3. The table refers to impacts at the sector level but what matters for policy purposes is often the number of people affected, or the damage to property, crops or other economic activities. This will require some further work on the part of the team drawing up the ICZM, but even in this case local studies on the ‘downstream’ consequences of the impacts may be available. A thorough literature research is recommended.

Risk Assessment

The data collected on the impacts should be presented in a form that can be fed into the drawing up of the policies and priorities in the ICZM. Given the high level of uncertainty the recommended approach is to provide a ‘central’ estimate of impacts, qualified with a ‘low risk’ figure and a ‘high risk’ figure. These estimates can take two forms: a monetary value of the damages or benefits and physical estimates. The former will require some further work, in which some of the physical losses shown in Table 4 can be converted into money values.

Again there is research on this; see for example, Ciscar, 2010 and more widely the results of the PESETA project and the more recent Climate Costs project [4]. The estimates can be presented as shown in Table 5.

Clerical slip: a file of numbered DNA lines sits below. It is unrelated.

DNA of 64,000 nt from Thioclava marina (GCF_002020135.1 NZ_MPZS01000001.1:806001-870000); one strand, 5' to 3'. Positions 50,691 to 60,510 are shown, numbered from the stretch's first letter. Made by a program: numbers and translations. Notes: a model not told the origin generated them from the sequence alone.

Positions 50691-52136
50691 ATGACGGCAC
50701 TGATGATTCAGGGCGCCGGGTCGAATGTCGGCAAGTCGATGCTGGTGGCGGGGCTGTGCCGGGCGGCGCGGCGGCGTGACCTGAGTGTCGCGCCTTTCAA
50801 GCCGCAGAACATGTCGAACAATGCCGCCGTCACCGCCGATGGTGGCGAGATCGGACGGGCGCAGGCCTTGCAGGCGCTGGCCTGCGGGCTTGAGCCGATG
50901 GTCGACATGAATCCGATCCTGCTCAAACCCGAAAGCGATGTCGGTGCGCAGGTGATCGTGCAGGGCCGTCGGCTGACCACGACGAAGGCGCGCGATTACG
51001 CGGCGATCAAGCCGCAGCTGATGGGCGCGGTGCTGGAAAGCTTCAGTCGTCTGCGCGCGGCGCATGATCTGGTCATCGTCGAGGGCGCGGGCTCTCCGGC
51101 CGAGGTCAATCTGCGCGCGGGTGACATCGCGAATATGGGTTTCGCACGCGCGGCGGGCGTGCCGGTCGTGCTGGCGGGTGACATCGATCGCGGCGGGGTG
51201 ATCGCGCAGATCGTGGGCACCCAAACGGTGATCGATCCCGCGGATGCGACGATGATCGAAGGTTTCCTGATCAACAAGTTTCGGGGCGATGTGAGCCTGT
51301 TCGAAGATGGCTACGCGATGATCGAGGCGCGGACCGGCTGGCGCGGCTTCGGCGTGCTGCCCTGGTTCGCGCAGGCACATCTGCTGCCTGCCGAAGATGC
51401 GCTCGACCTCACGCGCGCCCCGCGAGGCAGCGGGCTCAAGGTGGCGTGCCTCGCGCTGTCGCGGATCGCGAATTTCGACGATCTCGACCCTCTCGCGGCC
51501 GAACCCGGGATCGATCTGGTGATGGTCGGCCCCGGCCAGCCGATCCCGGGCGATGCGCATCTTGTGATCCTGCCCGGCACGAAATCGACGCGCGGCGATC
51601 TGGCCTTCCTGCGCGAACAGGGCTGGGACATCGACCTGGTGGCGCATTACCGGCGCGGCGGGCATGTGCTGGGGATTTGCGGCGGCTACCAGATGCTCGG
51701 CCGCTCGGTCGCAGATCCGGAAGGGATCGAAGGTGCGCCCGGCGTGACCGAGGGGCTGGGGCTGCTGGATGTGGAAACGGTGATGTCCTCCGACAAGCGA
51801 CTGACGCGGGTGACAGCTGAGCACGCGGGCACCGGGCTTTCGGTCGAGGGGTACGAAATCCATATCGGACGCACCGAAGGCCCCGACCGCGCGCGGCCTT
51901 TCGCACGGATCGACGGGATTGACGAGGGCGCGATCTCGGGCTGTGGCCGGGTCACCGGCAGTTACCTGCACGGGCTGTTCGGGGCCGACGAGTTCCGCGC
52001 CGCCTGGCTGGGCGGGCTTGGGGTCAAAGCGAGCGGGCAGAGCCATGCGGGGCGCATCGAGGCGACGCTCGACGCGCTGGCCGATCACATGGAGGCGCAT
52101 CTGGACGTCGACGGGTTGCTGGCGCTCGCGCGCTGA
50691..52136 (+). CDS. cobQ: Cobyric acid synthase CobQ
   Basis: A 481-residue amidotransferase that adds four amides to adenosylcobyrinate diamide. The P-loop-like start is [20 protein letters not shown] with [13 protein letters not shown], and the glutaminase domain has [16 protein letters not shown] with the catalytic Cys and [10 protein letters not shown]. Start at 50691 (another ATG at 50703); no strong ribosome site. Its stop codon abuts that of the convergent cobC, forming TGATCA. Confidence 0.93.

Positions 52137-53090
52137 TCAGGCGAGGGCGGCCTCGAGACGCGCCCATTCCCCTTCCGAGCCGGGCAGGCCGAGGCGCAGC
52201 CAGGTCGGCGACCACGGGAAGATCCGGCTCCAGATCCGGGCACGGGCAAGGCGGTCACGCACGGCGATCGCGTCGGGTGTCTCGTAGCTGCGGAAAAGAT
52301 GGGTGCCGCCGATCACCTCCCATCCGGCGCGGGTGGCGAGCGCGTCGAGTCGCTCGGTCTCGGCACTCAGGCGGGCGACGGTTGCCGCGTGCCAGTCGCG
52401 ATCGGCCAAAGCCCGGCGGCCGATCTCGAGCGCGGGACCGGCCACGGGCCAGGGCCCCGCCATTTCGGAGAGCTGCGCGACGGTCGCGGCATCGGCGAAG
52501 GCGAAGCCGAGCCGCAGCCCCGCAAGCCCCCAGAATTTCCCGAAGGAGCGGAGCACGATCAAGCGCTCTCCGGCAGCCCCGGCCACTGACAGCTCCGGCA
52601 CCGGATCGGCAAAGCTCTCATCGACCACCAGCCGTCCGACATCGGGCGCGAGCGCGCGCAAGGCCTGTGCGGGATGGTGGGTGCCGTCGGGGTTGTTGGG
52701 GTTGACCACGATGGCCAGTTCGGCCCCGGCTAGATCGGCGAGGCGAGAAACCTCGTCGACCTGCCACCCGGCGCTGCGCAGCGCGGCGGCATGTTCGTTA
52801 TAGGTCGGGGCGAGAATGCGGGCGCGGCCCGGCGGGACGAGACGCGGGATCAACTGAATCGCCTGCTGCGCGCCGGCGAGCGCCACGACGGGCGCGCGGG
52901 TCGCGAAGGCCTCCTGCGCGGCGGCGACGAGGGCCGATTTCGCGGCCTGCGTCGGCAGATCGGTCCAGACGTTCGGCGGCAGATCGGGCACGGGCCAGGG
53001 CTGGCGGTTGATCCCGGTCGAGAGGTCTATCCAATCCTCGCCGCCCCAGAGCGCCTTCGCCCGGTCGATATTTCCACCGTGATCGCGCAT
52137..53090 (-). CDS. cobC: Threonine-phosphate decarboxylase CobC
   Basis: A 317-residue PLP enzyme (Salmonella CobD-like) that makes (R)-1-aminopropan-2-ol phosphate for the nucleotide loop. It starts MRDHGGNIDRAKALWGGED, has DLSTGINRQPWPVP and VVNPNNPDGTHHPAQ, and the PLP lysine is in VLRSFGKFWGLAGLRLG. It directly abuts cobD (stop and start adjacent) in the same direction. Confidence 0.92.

Table 5: Risk and Damage Representation

Risk Low Risk Central Estimate High Risk
Damages Monetary €€ €€€
Damages Not Included in Monetary Total P PP PPP

Monetary damage estimates can be made for coastal and other infrastructure, health, some ecosystem services, changes in availability of freshwater, changes in tourism and changes in agriculture. Both monetary and physical impacts data will be relevant to the next stage of the ICZM.

IMF document on "Building the Evidence"

Identifying futures

Policies and priorities for action will be taken based on all three pillars of sustainable development: economic, environmental and social. The climate change factors to be discussed are of varying importance, depending on which sector or area of policy is under consideration. In this section we present those policy areas where the climatic factors have an important role. The range of policies and options will be identified in the strategy, along with possible pilot actions action sources of funding. The selection of the actual policies options will be done when drawing up the national and local plans (depending on whether the policies and options are local or national). At this stage the elaboration of the pilot actions and sources of funding will be elaborated.